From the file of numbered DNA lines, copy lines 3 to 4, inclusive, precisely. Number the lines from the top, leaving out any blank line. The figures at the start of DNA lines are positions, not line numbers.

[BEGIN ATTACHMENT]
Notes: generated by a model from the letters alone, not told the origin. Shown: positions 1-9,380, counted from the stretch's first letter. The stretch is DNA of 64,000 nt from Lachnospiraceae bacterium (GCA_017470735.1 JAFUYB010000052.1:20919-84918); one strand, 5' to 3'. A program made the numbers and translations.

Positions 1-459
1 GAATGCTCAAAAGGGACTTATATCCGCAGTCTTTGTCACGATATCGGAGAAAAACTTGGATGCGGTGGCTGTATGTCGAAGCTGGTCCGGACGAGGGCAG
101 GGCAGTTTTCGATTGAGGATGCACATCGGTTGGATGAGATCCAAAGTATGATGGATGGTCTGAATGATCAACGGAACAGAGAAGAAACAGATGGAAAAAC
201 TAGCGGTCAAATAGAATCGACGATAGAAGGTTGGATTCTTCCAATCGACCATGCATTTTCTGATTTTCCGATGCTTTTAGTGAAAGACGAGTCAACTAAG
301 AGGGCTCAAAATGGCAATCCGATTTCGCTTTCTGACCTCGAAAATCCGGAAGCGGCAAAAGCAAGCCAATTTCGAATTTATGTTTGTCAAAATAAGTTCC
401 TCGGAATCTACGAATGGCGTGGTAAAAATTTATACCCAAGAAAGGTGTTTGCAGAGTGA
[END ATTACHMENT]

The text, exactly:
1 GAATGCTCAAAAGGGACTTATATCCGCAGTCTTTGTCACGATATCGGAGAAAAACTTGGATGCGGTGGCTGTATGTCGAAGCTGGTCCGGACGAGGGCAG
101 GGCAGTTTTCGATTGAGGATGCACATCGGTTGGATGAGATCCAAAGTATGATGGATGGTCTGAATGATCAACGGAACAGAGAAGAAACAGATGGAAAAAC